Film Festival and Jewish Community present Fall FilmFest Nov. 5-8
The Sedona International Film Festival is proud to team up with the Jewish Community of Sedona and the Verde Valley to present the Fall FilmFest Nov. 5-8 at the Mary D. Fisher Theatre. The program will feature five award-winning narrative and documentary features from around the world.
WUNDERKINDER — Opening Night Film
Saturday, Nov. 5 at 7:00 p.m.
“Wunderkinder” tells a tale of three exceptionally musically talented children, who develop a deep and genuine friendship, extending beyond their different religions and nationalities. The two Jewish children Larissa and Abrascha are both virtuosos - one on the piano and the other on the violin. Hanna, a young German girl, is also extremely gifted. Living in Poltava/Ukraine in 1941, they all share one great love: music. Their world is one of curiosity, joy and talent. But when the Nazis invade the Soviet Union, they and their families face mortal peril. Due to the insanity of grown-ups at home and abroad, their world is turned upside down, and they are suddenly no longer allowed to be friends. (Germany, 2011, 96 minutes)
The “Wunderkinder” film screening will be preceded by a concert by local high school musicians from Sedona Red Rock High School.
CLICK HERE to see a trailer of "Wunderkinder" and to order tickets online.
Sunday, Nov. 6 at 7:00 p.m.
A real life 19th-century American western adventure story, “Carvalho's Journey” tells the extraordinary story of Solomon Nunes Carvalho (1815-1897), an observant Sephardic Jew born in Charleston, South Carolina, and his life as a groundbreaking explorer and artist. In 1853, traveling with famed explorer John Fremont's Fifth Westward Expedition, Carvalho became one of the first photographers to document the sweeping vistas and treacherous terrain of the far American West. Carvalho, a portrait painter who had never saddled his own horse, survived grueling conditions and lack of food along the 2400 mile journey from New York City through Kansas, Colorado, Utah, New Mexico, and California. Carvalho’s experience as a Jew on the western trail was unprecedented, and his experience — and his writing about it — grant a clear window into the inter-ethnic cultural exchanges that were commonplace in this period in American history. Traveling alongside mountain men, pioneers, Native Americans, and Mormons, Carvalho produced beautiful art: daguerreotypes that became the lens through which the world experienced the American West.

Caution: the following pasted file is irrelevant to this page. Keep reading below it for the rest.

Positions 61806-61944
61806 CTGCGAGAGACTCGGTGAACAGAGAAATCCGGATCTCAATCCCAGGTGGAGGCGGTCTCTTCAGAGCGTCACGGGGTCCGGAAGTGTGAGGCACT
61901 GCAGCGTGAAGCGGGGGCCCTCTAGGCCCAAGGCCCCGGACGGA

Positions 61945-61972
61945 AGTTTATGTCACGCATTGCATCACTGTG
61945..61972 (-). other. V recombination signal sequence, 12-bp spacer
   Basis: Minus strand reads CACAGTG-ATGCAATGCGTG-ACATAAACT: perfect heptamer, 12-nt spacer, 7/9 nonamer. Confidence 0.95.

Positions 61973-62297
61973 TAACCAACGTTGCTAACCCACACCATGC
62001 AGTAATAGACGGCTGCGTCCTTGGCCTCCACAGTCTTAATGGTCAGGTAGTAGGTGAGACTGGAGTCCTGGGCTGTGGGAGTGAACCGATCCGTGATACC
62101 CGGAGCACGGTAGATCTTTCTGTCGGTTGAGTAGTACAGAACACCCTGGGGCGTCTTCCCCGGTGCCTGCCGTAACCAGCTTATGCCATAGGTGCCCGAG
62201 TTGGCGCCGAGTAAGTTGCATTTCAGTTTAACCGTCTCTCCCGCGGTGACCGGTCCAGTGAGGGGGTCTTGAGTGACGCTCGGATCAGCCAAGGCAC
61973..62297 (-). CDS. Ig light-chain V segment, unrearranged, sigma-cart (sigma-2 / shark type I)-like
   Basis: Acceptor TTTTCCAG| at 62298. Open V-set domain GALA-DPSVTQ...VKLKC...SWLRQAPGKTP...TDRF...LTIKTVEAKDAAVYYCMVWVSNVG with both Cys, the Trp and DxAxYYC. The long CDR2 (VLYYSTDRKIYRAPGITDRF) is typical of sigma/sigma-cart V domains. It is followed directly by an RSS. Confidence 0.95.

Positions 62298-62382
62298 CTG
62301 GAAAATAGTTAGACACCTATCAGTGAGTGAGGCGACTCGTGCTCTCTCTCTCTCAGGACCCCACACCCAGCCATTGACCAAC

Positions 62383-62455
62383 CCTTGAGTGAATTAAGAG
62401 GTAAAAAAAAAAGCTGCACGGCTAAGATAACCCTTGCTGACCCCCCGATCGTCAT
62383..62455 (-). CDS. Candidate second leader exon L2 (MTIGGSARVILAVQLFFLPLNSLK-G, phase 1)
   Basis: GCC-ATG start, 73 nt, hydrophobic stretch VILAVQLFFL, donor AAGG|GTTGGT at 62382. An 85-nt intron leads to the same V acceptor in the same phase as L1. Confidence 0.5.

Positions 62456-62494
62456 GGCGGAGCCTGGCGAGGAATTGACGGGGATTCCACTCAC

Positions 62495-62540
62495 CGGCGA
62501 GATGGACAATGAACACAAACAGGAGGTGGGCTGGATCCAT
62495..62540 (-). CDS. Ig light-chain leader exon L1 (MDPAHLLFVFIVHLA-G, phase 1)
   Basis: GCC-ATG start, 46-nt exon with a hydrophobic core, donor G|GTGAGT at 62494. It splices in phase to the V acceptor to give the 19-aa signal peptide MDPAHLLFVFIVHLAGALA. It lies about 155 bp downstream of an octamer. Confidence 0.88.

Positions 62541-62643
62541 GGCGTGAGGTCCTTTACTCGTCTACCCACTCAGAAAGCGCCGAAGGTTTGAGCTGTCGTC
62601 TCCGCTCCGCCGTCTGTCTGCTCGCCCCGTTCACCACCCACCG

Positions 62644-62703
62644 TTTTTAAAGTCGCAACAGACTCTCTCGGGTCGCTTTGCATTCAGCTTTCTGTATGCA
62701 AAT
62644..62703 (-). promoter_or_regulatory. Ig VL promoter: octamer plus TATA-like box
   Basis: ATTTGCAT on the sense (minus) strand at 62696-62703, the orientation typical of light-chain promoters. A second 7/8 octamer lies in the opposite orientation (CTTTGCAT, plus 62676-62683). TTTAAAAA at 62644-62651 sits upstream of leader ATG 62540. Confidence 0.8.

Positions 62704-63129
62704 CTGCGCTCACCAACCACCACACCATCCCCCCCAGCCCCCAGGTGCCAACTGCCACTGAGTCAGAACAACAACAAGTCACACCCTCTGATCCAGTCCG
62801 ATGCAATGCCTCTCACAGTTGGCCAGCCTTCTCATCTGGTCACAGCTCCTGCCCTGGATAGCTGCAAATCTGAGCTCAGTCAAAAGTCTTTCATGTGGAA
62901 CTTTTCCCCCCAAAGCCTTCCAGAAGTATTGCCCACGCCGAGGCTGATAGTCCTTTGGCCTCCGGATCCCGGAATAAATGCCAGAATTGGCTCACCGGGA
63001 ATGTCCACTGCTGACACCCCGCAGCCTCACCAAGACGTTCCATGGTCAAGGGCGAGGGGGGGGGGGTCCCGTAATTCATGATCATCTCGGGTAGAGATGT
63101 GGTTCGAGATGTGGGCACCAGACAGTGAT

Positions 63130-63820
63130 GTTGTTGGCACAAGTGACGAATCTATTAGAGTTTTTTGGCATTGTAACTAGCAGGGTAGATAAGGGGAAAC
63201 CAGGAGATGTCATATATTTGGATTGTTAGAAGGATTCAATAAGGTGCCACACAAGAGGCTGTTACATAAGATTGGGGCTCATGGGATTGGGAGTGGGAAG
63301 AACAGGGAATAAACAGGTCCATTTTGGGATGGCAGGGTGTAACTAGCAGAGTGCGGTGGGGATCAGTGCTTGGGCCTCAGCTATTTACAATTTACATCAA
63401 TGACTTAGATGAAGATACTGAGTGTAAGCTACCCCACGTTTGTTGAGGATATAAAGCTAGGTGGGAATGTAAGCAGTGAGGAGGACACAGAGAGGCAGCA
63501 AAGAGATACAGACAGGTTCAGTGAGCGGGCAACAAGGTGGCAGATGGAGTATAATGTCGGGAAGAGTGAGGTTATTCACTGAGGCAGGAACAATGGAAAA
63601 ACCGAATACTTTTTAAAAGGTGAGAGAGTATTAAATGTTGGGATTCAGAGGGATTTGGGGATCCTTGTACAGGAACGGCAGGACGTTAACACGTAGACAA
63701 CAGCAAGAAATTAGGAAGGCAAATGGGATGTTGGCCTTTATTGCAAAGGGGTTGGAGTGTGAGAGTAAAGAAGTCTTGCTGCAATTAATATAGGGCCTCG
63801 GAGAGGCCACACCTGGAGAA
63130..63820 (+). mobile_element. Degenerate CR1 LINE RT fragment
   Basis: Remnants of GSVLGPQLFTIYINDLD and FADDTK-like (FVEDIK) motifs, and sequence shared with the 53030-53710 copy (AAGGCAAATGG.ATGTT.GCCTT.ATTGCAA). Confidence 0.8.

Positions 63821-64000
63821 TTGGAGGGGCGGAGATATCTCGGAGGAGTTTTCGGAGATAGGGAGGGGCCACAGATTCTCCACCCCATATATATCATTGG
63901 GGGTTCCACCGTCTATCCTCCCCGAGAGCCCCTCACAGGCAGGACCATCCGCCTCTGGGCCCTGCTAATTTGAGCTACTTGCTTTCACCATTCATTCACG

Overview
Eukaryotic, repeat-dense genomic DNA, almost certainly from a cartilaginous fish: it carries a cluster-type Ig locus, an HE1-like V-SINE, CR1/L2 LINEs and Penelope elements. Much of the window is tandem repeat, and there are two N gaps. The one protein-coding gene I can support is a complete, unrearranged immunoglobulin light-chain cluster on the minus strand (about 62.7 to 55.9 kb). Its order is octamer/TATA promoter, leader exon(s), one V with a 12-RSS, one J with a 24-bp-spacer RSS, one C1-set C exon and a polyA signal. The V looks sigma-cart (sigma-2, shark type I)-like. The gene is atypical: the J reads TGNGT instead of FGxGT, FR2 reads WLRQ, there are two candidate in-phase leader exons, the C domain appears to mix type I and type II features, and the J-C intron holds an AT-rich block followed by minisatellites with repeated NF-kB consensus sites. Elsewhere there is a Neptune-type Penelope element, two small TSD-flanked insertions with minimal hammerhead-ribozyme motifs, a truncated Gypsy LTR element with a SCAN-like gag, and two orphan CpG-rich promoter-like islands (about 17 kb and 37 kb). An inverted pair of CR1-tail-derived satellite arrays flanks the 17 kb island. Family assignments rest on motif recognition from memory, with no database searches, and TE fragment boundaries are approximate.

“Carvalho's Journey” draws extensively on Carvalho’s bestselling 1857 memoir, “Incidents of Travel and Adventure in the Far West”. Voiceover recordings by acclaimed actors bring Carvalho’s dramatic, funny and humanist writings to life, along with first-person accounts by John Fremont, their Native-American guides, and 19th century luminaries such as Brigham Young of Utah, with whom Carvalho had a unique audience in Salt Lake City. (USA, 2015, 85 minutes)
Local photographer Gene Snyder will speak before the screening of “Carvalho’s Journey”.
CLICK HERE to order tickets for "Carvalho's Journey" online.
A BORROWED IDENTITY
Monday, Nov. 7 at 4:00 p.m.
“A Borrowed Identity” is a coming-of-age drama set in the early 1990s about an Arab teenager trying to find his place in Israeli society. Written and adapted from two autobiographical novels by Arab-Israeli author and journalist Sayed Kashua. Gifted Eyad, a Palestinian Israeli boy, is given the chance to go to a prestigious Jewish boarding school in Jerusalem. As he desperately tries to fit in with his Jewish schoolmates and within Israeli society, Eyad develops a friendship with another outsider, Jonathan — a boy suffering from muscular dystrophy — and gradually becomes part of the home Jonathan shares with his mother, Edna. After falling in love with Naomi, a Jewish girl, he leaves school when their relationship is uncovered, and he discovers that he will have to sacrifice his identity in order to be accepted. Faced with a choice, Eyad will have to make a decision that will change his life forever. (Israel, 2014, 104 minutes)